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Letters
April 2, 2008

Bone Mineral Density and High-Trauma Fractures—Reply

JAMA. 2008;299(13):1542-1543. doi:10.1001/jama.299.13.1543-a

In Reply: In response to Drs Kumar and Verma, our results indicate that the force applied to the bone during a fracture cannot be judged by conventional low- and high-trauma classifications, such as falls from standing height. Therefore, such classifications are not useful for determining whether a fracture is related to bone mineral density or future fracture risk.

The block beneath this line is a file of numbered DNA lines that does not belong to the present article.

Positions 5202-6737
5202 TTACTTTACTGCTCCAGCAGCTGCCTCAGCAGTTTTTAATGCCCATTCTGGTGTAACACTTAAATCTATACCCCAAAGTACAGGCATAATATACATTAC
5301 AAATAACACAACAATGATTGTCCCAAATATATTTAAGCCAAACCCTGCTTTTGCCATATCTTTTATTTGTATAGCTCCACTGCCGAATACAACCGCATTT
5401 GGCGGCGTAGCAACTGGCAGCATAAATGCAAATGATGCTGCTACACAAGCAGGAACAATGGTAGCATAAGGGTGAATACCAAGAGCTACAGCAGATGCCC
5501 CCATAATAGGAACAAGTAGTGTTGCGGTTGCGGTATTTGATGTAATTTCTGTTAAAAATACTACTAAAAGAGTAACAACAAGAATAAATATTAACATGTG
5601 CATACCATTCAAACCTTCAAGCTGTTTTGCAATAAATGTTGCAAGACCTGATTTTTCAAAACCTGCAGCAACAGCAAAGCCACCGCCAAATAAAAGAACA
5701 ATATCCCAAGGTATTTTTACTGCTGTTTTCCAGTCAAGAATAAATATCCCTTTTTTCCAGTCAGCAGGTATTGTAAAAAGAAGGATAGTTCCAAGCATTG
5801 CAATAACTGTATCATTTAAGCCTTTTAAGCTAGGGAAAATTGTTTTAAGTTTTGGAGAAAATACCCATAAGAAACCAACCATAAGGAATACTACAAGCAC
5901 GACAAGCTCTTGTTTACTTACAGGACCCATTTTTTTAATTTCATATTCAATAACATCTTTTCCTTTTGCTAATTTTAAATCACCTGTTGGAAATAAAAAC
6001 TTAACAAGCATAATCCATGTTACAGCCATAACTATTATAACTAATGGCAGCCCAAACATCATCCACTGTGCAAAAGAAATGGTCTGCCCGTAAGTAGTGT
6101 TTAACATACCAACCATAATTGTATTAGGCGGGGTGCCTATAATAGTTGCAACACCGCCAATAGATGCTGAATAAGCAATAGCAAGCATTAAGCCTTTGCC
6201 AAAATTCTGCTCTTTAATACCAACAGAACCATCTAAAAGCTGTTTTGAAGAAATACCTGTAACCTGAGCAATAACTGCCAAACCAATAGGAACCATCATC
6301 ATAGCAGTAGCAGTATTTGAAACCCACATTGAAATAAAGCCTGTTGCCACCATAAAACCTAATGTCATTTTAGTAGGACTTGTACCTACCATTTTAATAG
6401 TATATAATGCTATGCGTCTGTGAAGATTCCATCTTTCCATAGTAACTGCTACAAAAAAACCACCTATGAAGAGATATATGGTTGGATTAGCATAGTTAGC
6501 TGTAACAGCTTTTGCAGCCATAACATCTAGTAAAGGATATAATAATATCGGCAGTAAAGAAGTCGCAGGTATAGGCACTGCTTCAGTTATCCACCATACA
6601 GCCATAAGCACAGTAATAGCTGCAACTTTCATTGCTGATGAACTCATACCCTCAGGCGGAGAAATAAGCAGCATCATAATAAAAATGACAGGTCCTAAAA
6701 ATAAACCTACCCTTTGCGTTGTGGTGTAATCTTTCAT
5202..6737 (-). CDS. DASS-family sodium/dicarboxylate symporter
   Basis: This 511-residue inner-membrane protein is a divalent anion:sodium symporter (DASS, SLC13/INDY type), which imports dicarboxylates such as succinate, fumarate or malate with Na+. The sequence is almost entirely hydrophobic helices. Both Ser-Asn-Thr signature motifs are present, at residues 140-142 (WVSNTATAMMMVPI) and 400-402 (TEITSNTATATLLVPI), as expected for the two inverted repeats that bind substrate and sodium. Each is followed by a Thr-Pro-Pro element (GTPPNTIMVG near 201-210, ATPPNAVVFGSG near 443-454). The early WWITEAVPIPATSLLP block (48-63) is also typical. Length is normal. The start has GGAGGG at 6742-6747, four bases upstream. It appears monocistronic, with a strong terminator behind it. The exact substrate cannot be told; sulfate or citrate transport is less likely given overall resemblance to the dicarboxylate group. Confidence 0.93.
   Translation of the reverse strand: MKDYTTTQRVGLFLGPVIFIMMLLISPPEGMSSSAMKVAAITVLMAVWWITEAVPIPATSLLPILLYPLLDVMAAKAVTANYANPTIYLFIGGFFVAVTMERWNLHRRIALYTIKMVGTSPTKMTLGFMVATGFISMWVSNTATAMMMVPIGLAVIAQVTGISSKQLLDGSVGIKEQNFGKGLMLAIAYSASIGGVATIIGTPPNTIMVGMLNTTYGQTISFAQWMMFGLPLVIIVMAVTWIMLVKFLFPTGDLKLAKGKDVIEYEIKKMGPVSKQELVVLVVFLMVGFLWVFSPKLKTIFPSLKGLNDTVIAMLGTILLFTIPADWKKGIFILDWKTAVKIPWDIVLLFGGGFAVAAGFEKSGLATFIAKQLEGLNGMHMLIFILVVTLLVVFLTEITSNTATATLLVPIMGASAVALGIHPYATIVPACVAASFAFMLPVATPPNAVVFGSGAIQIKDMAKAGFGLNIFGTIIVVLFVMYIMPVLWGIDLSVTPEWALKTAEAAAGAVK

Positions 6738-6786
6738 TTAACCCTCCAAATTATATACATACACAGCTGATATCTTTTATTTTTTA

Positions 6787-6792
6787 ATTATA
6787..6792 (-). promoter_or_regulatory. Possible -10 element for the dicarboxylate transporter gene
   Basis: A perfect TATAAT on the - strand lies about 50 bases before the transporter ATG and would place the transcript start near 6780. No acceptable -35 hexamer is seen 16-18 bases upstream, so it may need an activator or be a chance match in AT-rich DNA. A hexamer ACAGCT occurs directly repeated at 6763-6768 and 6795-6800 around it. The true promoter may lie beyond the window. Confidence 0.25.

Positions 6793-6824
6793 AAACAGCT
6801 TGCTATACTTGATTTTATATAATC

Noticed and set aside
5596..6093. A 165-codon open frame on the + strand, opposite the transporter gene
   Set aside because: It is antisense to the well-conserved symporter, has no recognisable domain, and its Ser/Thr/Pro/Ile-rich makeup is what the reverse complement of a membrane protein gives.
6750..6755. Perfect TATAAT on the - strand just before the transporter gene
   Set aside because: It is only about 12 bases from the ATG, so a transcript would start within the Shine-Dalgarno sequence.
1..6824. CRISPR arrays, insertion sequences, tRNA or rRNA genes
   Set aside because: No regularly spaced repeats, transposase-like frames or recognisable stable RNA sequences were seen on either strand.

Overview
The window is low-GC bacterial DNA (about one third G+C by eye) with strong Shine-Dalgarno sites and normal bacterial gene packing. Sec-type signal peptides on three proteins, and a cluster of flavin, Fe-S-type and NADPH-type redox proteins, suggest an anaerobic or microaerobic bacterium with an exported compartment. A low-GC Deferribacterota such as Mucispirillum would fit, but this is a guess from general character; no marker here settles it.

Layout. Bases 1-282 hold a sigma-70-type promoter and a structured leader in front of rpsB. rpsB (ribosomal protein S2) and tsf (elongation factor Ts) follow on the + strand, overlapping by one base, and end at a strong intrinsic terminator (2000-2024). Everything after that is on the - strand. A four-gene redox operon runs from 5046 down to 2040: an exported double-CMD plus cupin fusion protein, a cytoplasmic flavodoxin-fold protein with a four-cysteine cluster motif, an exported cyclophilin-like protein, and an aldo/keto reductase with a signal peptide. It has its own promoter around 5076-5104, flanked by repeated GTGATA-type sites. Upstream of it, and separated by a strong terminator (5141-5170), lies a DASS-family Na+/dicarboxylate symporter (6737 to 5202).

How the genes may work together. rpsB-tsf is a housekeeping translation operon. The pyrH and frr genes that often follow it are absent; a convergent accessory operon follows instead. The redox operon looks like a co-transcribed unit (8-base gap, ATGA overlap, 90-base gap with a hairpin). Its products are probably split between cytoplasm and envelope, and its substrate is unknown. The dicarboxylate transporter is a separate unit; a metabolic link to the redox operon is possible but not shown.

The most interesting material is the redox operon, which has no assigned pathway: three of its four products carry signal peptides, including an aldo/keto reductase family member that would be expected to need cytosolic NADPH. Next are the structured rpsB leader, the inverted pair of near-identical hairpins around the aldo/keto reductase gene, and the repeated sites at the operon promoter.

Very few men sustained subsequent fracture during follow-up in the MrOS. Among the 8022 women in the SOF, 1082 sustained a subsequent fracture following a first-incident low-trauma fracture, and 96 sustained a subsequent fracture following a first-incident high-trauma fracture. Of those who sustained a subsequent fracture following a first-incident low-trauma fracture, 1025 (95%) had low-trauma and 57 (5%) had high-trauma subsequent fractures. Similarly, among SOF women who sustained a subsequent fracture following a first-incident high-trauma fracture, 91 (95%) had low-trauma and 5 (5%) had high-trauma subsequent fractures. However, because the intensity of trauma cannot be judged by conventional low- and high-trauma classifications, such classifications should not be used to draw inference about underlying osteoporosis.

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